Our CHEER Champion this week is Alexandra Beedle, MSC, ANutr, and Volunteer for CHEER International Group (CHEERing). Alexandra was nominated for her dedication and tenacity in going to serve vulnerable populations in Greece, during the current global pandemic.
“I am a humanitarian and the pandemic does not deter me from my work. On the contrary, it has made me want to use my knowledge and skills to help those who are now more in need than ever. At the same time, I hoped to gain invaluable hands-on experience.” - Alexandra Beedle, MSc.
Alexandra is a nutritionist with a Masters in Nutrition for Global Health from the London School of Hygiene and Tropical Medicine (LSHTM). She is first aid trained with St John’s ambulance and has experience working with various national and international organizations. Recently, Alexandra was working in South Sudan with the World Food Programme (WFP) Nutrition team as Data and Information Officer. Prior to this, she worked at a number of organizations on various systematic reviews about the issue of malnutrition.
“I found out about CHEERing very randomly while on holiday in Greece in August. I couldn't sleep one night and was browsing on LinkedIn when I came across a post by Indigo Volunteers,” she shared. “CHEERing was listed as an organisation, and on the lookout for a nutritionist, so, as my last contract had just ended, I sent an email offering to volunteer.” Alexandra describes that being proactive and flexible have been vital to her role at CHEERing. “With the COVID-19 situation changing daily, I have been able to apply my in-depth knowledge about breastfeeding and infant feeding in emergencies to my everyday role here in the refugee camps.”
Furthermore, Alexandra has previous experience working on the post-natal ward of a London hospital, where she assisted medical staff and provided support to new mothers and their families. During her time at CHEERing, she has advocated for a severely underweight premature baby to see a doctor, as she was losing weight weekly, and encouraged the mother to feed her more. She also helped to create a video to be used in a fundraising campaign, made infographics on recommended foods for babies from 6 months of age, and created social media posts to raise awareness about CHEERing’s work.
“Working in the camp has definitely shown me that there is very little coordination between national and international actors within the camp, for example, it is so difficult for the refugees to receive basic healthcare. I can only hope that this situation changes in the near future,” Alexandra shared. She is a London native who speaks French, Spanish and Portuguese.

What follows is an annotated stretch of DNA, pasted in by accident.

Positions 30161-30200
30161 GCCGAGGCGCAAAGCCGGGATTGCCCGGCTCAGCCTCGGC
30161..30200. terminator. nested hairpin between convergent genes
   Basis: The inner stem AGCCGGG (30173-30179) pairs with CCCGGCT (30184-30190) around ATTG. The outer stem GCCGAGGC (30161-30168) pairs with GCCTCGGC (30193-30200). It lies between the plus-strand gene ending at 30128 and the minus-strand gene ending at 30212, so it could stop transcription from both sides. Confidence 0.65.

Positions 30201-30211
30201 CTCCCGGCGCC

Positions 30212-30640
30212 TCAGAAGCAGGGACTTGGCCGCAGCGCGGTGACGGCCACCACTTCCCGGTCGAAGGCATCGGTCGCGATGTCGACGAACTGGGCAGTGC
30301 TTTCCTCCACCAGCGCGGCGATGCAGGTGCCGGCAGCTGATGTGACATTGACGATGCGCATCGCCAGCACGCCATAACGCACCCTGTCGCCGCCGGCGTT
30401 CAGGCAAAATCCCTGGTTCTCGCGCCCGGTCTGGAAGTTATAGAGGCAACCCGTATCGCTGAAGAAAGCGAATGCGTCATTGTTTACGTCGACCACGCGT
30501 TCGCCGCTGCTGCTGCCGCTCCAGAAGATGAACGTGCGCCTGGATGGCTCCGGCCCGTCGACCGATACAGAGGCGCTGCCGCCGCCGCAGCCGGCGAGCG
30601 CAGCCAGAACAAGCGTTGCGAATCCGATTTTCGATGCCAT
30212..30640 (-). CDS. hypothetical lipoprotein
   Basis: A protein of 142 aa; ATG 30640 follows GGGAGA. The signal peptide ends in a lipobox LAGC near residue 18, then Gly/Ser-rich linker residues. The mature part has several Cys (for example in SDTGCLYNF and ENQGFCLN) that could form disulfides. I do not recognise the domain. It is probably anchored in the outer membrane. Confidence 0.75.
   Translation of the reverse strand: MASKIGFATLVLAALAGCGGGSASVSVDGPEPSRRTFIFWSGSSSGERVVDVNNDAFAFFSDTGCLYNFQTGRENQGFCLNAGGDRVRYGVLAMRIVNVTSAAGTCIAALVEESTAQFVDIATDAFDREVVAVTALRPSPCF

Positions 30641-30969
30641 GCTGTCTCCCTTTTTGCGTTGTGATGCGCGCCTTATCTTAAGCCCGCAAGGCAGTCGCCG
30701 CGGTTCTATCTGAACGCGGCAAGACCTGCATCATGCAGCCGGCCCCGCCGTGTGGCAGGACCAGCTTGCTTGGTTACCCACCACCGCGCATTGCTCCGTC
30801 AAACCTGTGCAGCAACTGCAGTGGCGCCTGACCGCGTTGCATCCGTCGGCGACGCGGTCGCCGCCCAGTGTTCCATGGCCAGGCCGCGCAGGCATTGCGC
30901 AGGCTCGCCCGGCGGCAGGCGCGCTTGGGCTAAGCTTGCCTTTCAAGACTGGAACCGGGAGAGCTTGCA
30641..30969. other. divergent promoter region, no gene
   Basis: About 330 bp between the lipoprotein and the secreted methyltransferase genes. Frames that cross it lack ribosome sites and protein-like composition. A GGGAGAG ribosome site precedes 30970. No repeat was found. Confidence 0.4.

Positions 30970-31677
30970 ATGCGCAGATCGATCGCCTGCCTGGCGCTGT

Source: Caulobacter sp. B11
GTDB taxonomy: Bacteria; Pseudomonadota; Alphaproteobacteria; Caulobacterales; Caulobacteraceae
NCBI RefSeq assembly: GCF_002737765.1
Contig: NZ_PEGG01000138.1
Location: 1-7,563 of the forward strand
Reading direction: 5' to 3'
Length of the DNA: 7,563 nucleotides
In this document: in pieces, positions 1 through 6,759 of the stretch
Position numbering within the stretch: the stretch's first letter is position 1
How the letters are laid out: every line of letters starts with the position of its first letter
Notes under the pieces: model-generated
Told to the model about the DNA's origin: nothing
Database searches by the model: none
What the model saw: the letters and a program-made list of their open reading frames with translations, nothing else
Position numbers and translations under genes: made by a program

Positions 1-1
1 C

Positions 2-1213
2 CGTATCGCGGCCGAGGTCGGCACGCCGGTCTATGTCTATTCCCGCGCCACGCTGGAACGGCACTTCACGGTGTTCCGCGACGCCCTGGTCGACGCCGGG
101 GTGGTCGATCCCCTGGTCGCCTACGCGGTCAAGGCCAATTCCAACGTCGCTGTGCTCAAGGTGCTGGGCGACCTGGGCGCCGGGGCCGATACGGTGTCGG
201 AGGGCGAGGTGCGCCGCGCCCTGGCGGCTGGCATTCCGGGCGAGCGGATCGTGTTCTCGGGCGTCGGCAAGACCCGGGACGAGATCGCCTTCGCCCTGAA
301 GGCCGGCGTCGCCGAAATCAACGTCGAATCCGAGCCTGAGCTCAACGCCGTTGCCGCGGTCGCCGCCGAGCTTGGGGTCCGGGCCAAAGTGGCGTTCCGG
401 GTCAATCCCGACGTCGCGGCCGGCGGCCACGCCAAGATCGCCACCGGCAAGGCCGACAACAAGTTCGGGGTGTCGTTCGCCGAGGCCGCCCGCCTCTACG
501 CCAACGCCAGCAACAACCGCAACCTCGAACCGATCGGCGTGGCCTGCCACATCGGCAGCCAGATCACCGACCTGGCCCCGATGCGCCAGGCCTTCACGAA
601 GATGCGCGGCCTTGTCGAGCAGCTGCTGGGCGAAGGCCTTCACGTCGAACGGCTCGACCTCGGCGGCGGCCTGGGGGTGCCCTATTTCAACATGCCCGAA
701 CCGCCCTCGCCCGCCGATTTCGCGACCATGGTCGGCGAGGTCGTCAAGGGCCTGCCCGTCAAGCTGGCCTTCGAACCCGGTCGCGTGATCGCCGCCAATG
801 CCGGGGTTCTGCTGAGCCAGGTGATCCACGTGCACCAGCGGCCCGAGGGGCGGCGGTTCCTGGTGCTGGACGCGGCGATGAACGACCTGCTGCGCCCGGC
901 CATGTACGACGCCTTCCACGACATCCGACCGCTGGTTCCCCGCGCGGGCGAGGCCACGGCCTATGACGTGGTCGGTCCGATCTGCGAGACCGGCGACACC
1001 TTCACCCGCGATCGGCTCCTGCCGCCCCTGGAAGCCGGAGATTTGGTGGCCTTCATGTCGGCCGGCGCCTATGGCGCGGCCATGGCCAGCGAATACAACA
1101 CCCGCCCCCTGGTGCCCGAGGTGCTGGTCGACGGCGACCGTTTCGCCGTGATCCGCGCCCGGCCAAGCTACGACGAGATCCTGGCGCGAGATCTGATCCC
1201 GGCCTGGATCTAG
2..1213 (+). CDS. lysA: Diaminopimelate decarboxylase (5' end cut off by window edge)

Congratulations Alexandra, thank you for your commitment to serving vulnerable populations!
Learn more about CHEERing and support their work here.
This week’s CHAMPions are the women of the Moving Violations Motorcycle Club of Boston, popularly known as the “Bikers for Babies”. They were nominated for their volunteer work with the Mothers’ Milk Bank Northeast and their heroic rescue of 1,000 ounces of donated breast milk following power outage from Tropical Storm Isaias in Connecticut.
Moving Violations Motorcycle Club launched the Bikers for Babies program in 2018. The club consists of 90 active members, 18 of whom are Bikers for Babies volunteers. “When we heard about the efforts of the Sirens, our sister organization in New York City, our club president presented the idea to the Milk Bank in Newton and they thought it was great! We were really impressed to discover the work that milk banks do and we are enthusiastic to volunteer,” shared Daryll Drew, Moving Violations and Mothers’ Milk Bank Liaison
Although the Bikers for Babies have a lot of awesome stories from their breast milk transportation activities, they recently received a lot of well-deserved publicity for their efforts during the Tropical Storm Isaias. In the aftermath of the storm this August, a power outage throughout Connecticut left about 1,000 ounces of donated breast milk at risk of thawing. The Glastonbury milk depot staff were desperate to save the batch of milk, and so they reached out to the Bikers for Babies to help. When the bikers arrived, they along with Dr. Alvarez, an obstetrician and fellow biker, loaded up their motorcycles and transported the milk from Glastonbury, CT to Newton, MA.
When asked about the effect of COVID on their ability to pick-up donated breast milk from families and deliver them to the Milk Bank, Daryll shared that they now have limited interactions with people throughout the process and adhere to social distancing and masking measures. “Before COVID, we used to get a bit more interaction with the families. We are friendly and professional, and sometimes we will interact with their other children if they show interest in the bikes and if the parents are open to it. COVID has certainly changed that! But I am glad we are able to continue to help out whenever possible.”
The availability of pasteurized donor milk is more important now than ever and we thank the Bikers for Babies of the Moving Violations Club for their efforts to pick up and preserve donor breast milk, so it reaches the families in need.
CHEER Champion of the week
Each Monday (besides public holidays), we will recognize a CHEER Champion for all the support they have provided for CHEER, CHAMPS, or the general public.